At these five parks, the food is the treasured resource.
National parks generally aren’t known for their food. A lot of this is because concessionaires at big parks like Yellowstone, Yosemite, and Grand Canyon don’t have much competition. Thus, your $24 elk burger is usually just seven bites of dry regret.
Food is an important part of our heritage, though, and the National Park Service, which is tasked with protecting our cultural treasures, in some cases has also worked to preserve agricultural and culinary traditions. Across the country, parks have reestablished farming operations, coddled antique orchards, and supported festivals celebrating the diverse tastes of America. Here are some of the best places to fill your plate.
The Farms of Cuyahoga Valley National Park
In 1999, Cuyahoga Valley National Park, just south of Cleveland, Ohio, instituted the Countryside Conservancy, which established 11 farms throughout the park, each leased for up to 60 years to local farmers who live on the land with their families. “The valley has a long history of agriculture,” says Pamela Barnes, the park’s spokesperson.
The farms include a vineyard, a pick-your-own berry farm, several vegetable farms, and a poultry farm. One lease stipulation compels the farmers to interact with the public, whether that’s through tours, educational programs, or, in one case, theater productions in a barn.
The Smithsonian’s Folklife Festival on the National Mall
For two weeks every summer, the National Mall is taken over by this celebration of unique cultures from the United States and abroad. Each year, the event, which is put on by the Smithsonian Institution, has a different focus. This year’s focus was Armenia and Catalonia, so food tents were brimming with khorovats (grilled meat skewers from Armenia) and tasty meats smothered in Catalonian romesco sauce. While many people come for the music, dancing, arts, and crafts, they stay for the food.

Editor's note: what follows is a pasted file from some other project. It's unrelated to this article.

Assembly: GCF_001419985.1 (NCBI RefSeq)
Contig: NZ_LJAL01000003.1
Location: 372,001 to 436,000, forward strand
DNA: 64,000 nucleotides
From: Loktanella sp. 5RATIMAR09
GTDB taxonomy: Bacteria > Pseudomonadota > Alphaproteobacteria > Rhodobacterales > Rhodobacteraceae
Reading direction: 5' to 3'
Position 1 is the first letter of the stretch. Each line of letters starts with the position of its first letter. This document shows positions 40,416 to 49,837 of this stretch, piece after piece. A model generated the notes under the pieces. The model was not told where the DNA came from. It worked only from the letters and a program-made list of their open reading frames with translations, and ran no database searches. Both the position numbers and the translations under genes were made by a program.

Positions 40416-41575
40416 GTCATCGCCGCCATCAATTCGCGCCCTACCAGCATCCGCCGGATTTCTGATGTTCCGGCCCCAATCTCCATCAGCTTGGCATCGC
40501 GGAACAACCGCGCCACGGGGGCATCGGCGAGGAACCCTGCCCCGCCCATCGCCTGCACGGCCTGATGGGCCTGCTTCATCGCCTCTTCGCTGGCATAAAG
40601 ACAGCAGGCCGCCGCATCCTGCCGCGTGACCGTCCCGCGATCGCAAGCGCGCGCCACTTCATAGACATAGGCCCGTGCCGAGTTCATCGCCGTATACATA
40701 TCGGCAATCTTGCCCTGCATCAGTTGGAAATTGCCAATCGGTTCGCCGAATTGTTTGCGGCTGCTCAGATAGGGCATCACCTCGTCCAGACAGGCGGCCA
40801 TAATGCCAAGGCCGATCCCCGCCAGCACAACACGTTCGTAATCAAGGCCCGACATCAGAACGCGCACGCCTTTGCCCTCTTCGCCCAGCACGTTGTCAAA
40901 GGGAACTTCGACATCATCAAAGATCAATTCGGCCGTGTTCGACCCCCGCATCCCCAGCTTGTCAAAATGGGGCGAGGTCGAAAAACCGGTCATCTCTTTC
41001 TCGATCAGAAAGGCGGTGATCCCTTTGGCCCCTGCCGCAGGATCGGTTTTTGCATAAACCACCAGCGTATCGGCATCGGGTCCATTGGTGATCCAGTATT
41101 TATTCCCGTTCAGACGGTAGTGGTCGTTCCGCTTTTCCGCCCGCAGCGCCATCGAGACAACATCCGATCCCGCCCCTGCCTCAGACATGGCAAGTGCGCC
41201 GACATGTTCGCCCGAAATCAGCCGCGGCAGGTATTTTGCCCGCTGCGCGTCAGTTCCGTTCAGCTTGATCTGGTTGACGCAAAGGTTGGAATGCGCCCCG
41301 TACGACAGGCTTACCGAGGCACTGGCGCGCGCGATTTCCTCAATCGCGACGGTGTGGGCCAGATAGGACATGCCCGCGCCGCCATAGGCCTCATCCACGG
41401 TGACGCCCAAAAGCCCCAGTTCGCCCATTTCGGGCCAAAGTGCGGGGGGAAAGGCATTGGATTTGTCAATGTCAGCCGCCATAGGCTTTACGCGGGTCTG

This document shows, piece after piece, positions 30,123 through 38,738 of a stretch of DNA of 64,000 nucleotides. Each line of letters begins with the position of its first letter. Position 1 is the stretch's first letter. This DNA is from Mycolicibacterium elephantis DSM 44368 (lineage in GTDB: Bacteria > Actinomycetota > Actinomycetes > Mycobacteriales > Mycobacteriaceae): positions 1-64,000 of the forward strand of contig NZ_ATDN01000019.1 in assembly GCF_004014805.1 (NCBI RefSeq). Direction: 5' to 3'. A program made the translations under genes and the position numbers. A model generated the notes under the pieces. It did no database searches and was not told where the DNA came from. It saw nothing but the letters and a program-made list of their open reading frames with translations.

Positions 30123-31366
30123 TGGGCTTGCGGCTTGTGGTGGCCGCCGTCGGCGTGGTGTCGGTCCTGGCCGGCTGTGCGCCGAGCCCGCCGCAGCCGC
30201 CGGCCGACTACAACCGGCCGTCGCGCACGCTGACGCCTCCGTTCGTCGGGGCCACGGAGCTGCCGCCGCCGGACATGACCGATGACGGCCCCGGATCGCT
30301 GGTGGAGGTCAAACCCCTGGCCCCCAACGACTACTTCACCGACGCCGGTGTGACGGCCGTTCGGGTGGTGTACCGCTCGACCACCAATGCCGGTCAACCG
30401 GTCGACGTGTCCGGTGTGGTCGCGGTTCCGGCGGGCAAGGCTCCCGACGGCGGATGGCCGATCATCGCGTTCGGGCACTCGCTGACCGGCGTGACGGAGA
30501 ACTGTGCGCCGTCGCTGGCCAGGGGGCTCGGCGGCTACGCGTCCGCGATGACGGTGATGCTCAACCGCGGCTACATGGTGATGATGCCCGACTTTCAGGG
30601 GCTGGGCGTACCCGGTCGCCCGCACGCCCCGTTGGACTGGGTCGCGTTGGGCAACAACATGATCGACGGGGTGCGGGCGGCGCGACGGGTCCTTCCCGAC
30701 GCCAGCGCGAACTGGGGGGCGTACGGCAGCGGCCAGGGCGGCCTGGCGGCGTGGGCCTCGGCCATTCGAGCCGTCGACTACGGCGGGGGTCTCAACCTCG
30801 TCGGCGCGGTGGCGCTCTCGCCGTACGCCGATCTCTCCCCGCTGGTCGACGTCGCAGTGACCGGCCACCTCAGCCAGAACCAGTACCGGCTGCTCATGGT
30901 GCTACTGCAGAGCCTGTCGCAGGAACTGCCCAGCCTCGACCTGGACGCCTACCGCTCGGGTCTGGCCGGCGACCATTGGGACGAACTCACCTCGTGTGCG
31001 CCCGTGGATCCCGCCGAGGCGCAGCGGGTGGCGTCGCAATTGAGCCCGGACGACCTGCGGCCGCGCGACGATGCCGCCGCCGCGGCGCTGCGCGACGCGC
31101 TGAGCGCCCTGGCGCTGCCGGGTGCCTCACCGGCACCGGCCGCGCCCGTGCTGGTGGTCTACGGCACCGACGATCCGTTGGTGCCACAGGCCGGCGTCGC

Fruit Picking at Capitol Reef (and Beyond)
Back in 1881, a Mormon pioneer named Nels Johnson arrived in what would later become Fruita, Utah, and thought it looked like an ideal place for a homestead. He was right. The site he chose “is in a fertile floodplain at the confluence of two rivers, the Sulfur Creek and the Fremont River,” says Amanda Snodgrass, a horticulturalist for Capitol Reef.
When the park was established, in 1971, the orchards were preserved. “They had historic cultural significance, and we wanted to preserve the heirloom fruit varieties,” Snodgrass says. Today, there are 3,100 organic fruit trees, including three heirloom varieties that have never been found anywhere else.
Visitors can pick fruit during the summer and fall harvest seasons, but the orchards are worth visiting year-round if you’re interested in historical management practices. “There are 12 miles of hand-dug ditches that we use for irrigation,” Snodgrass says.
If you’re too far from Utah to make it in time for the harvest, there are orchards in several other national parks around the country where you can pick fruit. Hopewell Furnace National Historic Site in Pennsylvania lets visitors pick apples in autumn. Manzanar National Historic Site in California allows visitors to pick up to a quart of fruits from its orchard. At Gettysburg National Military Park, you can’t pick the fruit, but you can buy cider made from the park’s apples at nearby Rupp House.
Goat Cheese Goodness at the Carl Sandburg Home National Historic Site
Lilian Sandburg, wife of Pulitzer Prize–winning poet Carl Sandburg, was a champion goat breeder. When the couple moved from Michigan to this country estate in North Carolina, Lilian brought along her herd. Today, the park still keeps goats on the premises in the Connemara Dairy. Rangers lead programs on how to milk goats and turn that milk into fresh goat cheese.
Cactus Cooking at Saguaro National Park
Before Saguaro National Park was a unit of the NPS, the indigenous Tohono O’odham people harvested the fruits of the saguaros each summer. That tradition continues today, despite some rocky back-and-forth over the years with the park service about whether it was environmentally safe to pick the fruits. (It is.) While the saguaro harvest is reserved for the Tohono O’odham, visitors can watch and learn to cook and eat the fruit in the traditional way.